Archive for the ‘Jesus Knows Best’ Category

“Cute Little Doggies” Is Way Better

March 30, 2020

After exploring the Gospels and discovering Jesus as a “gentle Savior” in his interactions with women, we follow Jesus to the region of Tyre where he speaks with a Gentile (“Syrophoenician” or “Canaanite”) woman. On first reading our whole case goes out the window. What is it with this whole tossing the children’s bread to the dogs metaphor?

If you’re ready to read about something other than coronavirus, let’s back up a bit. For some time, Jesus had been trying to get away with his disciples for a break from the crowds. In Mark 6:30-31, he says to his apostles, “Come away by yourselves to a desolate place and rest a while.” Instead, he is discovered and ends up feeding a five-thousand-plus crowd.  Jesus then puts the disciples on a boat to Bethsaida and grabs some prayer time on the mountain. Late that night he walks on water to the disciples’ boat, but by the time they get to the other side, the crowds have found him again (6:53-56).

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A Woman’s Identity in Christ

August 20, 2012

Last week I shared a guest post from my friend Lisa, who has been struggling with her identity as a Christian wife and mother. I mentioned in my summary that some of us hold a misconception about wife/mother/homemaker being the role God most wants for women.

This picture of a women’s “place” seems to be based primarily on some statements in Paul’s New Testament writings, such as I Timothy 5:14 and Titus 2:4-5. 

These statements certainly describe some responsibilities for women (specifically, “younger” ones), but read out of context and alone they present an incomplete picture. A fuller image comes into focus when we consider what the Gospels say on the subject. In the Gospels we learn about what Jesus said to and about women. If we believe that Jesus was God in the flesh and the perfect representation of His being, then we must believe that Jesus’ attitudes toward women reflect those of His Father. 

Here are some interesting facts to consider: 

  • Jesus called women to serve him, not only to serve their families as proxies for him. He didn’t call all women disciples to leave their homes, but he did call some women to do that. Women both traveled with him in his ministry and helped support him financially (Luke 8:1-3, Matthew 27:55-56). Some of these women were identified as being married while others were mothers (probably of grown children) and others were neither wives nor mothers. Interestingly, Jesus didn’t send any of the married women home to focus on their families nor did he advise the single women to try to find husbands.  (Read More)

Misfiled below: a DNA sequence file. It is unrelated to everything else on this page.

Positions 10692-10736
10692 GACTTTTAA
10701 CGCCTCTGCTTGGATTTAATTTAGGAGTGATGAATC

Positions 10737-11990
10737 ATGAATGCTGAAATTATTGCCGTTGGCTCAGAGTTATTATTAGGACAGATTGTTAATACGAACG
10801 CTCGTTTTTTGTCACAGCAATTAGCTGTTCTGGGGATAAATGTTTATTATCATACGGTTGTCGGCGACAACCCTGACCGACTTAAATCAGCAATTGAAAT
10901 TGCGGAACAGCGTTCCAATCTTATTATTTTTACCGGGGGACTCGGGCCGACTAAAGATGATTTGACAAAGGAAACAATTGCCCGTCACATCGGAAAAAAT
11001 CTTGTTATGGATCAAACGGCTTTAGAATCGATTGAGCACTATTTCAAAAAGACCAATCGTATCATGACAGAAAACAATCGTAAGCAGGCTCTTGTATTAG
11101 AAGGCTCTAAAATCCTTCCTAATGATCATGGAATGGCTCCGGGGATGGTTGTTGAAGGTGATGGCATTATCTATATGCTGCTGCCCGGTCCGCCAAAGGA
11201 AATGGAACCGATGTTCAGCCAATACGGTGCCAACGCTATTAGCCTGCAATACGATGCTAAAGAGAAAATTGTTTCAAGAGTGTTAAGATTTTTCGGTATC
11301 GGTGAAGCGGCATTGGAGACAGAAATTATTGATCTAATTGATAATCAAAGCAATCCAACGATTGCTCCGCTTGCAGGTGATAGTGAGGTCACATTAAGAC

Risky Business

March 31, 2012

What do the following have in common?

Reaching out in a crowd to touch a rabbi’s robe, even though it will make him ceremonially unclean.

Waltzing into a house full of hostile religious leaders who all know about your immoral past.

Sacrificing a year’s worth of wages to a man who didn’t ask for it.

Speaking up first to a Jewish man who knows you only as an assertive Gentile woman.

Risk is what these actions share. For women in first century Palestine, these actions were each inherently risky.  (Read More)

Truth Prompted by an Outspoken Woman

January 2, 2012

As [Jesus] said these things, a woman in the crowd raised her voice and said to him, “Blessed is the womb that bore you, and the breasts at which you nursed!” But he said, “Blessed rather are those who hear the word of God and keep it!” (Luke 11:27-28 ESV)

Here is another of those obscure interactions between Jesus and a woman that is easily overlooked but valuable nonetheless. Earlier in Luke 11, Jesus had freed a man from his demon, which amazed the gathered crowd. Then he had faced down the skeptics who said his power came from Beelzebul (the “prince of demons”). 

Obviously impressed by Jesus’ discourse, a woman in the crowd yells out her opinion, “Wow, I bet your mom is really happy to have you for a son! Even her body parts that nurtured your life are blessed.” 

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Our Princess to His Prince of Peace?

November 22, 2011

Not every female grows up with a princess fantasy, but I certainly did. Mine was mostly about prancing around wearing jewel-bedecked dresses with full skirts and long trains. Now that I’m an adult, I realize how incredibly uncomfortable those things would be, but when I was 7, 8, 9 years old, I could not imagine anything better. Of course, the closest I ever got to looking like a princess back in those days was my mother’s old prom dress. This was before Disney figured out that parents and grandparents want little girls to believe they are princesses and will buy lavish costumes at almost any price.

In studying about Jesus in the Gospels, I noticed that he never referred to women as princesses. Have you ever thought about why? (Read More)